Autism Spectrum Disorders (ASD)

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Autism Spectrum Disorders (ASD) by Mind Map: Autism Spectrum Disorders (ASD)

1. Autistic Disorder

1.1. Three defining features which onset before the age of three make this disorder easy to spot; qualitative impairment of social inter action such as the absence of sympathy, qualitative impairment of communication, sometimes the complete absence of the ability to speak, and finally restricted, repetitive, and stereotyped patterns of behaviors, interests and activities such as shaking of the hands for self-stimulation.

2. Asperger Syndrome

2.1. This syndrome is found near the mild end of the autism spectrum. Most recognizable feature is the inability to understand how to socially interact. General language delays are absent among children with aspergers, and most are not intellectually disabled. Other characteristics that are found among children with aspergers are as follows: intense interest in a particular subject, often atypical things or parts of thins such as lizards; inflexible adherence to routines such as if mom takes the child with aspergers to school, than in order to avoid an anxiety attack from the child the mom must always take the child with aspergers to school... probably having to follow the same route too; and the wildly deep fascination with things such as maps and globes. Most children with aspergers are perfectionist which means that they always feel their work is sub-par.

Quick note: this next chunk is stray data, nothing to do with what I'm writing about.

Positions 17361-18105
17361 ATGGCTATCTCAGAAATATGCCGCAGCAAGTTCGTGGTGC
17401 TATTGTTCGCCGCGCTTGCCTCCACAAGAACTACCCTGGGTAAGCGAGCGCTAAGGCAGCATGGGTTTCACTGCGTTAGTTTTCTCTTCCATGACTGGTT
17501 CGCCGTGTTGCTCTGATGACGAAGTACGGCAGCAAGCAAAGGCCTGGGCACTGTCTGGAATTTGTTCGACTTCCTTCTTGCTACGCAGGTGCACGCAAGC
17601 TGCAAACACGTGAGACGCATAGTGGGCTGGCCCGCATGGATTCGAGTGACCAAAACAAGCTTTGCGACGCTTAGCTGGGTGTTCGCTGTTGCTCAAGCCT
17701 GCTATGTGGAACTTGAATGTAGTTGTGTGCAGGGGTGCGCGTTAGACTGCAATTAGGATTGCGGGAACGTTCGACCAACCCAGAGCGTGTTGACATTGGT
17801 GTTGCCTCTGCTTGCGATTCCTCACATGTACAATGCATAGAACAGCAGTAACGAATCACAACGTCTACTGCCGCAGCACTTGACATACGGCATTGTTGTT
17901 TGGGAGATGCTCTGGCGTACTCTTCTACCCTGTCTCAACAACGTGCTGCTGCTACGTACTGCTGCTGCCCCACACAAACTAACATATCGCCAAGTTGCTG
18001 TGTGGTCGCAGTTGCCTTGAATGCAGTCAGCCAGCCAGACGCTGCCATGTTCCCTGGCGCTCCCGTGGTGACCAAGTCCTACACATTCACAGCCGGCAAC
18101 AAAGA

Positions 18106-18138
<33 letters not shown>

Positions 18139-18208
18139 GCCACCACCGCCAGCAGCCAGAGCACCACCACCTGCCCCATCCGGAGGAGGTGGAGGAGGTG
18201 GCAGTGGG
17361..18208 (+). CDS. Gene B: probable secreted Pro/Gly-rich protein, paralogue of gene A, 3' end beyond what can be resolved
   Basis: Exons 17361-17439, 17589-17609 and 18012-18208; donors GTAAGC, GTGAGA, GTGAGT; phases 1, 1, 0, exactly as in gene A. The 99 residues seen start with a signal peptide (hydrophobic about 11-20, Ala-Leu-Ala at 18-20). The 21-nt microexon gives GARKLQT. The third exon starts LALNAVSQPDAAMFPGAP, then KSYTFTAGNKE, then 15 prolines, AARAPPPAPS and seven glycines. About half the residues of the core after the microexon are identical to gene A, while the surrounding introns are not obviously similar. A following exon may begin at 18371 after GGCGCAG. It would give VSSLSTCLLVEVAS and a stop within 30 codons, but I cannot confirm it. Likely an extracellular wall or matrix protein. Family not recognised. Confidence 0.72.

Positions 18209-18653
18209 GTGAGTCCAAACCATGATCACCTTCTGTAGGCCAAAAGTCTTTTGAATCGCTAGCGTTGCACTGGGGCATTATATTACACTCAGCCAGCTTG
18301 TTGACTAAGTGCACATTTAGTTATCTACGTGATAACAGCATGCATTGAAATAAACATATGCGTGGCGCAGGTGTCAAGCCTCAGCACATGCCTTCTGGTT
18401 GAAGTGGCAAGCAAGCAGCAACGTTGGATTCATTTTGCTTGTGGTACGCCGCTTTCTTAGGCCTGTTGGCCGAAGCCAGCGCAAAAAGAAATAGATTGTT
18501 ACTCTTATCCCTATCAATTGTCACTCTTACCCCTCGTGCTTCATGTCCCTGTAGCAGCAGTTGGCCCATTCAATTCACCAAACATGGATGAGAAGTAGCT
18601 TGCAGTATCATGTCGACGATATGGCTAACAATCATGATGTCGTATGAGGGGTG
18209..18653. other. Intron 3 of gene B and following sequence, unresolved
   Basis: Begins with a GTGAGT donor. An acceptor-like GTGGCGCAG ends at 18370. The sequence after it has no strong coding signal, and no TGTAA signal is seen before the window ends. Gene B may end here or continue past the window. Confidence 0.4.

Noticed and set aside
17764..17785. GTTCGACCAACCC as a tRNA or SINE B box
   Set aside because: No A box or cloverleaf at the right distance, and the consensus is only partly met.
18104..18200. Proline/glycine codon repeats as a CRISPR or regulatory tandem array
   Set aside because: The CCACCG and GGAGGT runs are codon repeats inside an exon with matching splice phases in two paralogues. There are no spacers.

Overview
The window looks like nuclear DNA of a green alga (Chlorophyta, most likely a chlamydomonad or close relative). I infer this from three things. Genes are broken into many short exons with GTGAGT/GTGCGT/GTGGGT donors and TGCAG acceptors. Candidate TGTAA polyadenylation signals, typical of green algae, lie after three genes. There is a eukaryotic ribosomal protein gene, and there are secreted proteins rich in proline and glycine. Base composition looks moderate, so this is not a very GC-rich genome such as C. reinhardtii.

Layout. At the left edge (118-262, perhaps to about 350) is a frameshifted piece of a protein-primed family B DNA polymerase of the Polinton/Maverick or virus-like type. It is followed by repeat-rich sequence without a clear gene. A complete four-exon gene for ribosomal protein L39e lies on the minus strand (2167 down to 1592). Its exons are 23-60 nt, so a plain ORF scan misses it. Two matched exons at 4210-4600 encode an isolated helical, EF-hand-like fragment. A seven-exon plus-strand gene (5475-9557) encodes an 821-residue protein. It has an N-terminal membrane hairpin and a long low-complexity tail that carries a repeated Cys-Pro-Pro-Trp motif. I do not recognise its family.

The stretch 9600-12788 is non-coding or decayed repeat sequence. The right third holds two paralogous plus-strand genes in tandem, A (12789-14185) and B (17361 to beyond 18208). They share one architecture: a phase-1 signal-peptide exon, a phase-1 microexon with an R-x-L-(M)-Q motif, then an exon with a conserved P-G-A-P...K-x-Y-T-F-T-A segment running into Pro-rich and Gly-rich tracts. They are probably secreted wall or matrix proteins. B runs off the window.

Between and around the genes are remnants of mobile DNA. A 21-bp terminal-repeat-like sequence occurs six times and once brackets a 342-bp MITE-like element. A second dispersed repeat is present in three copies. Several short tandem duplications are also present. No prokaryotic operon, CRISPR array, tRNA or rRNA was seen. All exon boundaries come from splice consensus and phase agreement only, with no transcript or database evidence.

3. Rett Syndrome

3.1. A distinct neurological condition that begins between 5 and 30 months of age following an apparently normal infancy. Characteristics include a slowing of head growth, purposeful use of the hands is replaced with stereotypical hand movements such as always fondling the hands together, unsteadiness begins to gradually set in as does impairments in language and cognitve abilities. Seizures are common, and this syndrome is found more often in girls.

4. Childhood Dis-integrative Disorder

4.1. This disorder shares behavioral characteristics with autistic disorder, but the condition does not begin until after age two and sometimes not until the age of ten. Imagine remembering what it was like to be "normal" while being autistic. Medical complications are common, and the prognosis for significant improvement is usually very poor.

5. Pervasive Developmental Disorder- Not Otherwise Specified (PDD-NOS)

5.1. Characterized as children that meet some, but not all, of the qualitative or quantitative criteria for autistic disorder; significant impairments in socialization with difficulties in either communication or restricted interests such as collecting bugs.